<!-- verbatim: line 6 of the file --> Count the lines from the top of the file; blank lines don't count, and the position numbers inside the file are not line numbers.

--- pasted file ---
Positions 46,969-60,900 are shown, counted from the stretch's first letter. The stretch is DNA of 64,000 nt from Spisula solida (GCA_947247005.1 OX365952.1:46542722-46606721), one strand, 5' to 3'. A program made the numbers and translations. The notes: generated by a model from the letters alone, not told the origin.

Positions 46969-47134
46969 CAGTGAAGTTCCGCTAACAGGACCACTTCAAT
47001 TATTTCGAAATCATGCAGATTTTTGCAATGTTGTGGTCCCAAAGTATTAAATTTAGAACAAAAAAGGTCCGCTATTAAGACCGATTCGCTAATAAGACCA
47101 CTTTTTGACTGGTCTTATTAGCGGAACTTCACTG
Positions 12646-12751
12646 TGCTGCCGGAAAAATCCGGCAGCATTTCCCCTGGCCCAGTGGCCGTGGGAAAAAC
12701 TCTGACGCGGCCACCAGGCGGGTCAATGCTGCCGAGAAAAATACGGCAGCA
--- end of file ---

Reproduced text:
Positions 12646-12751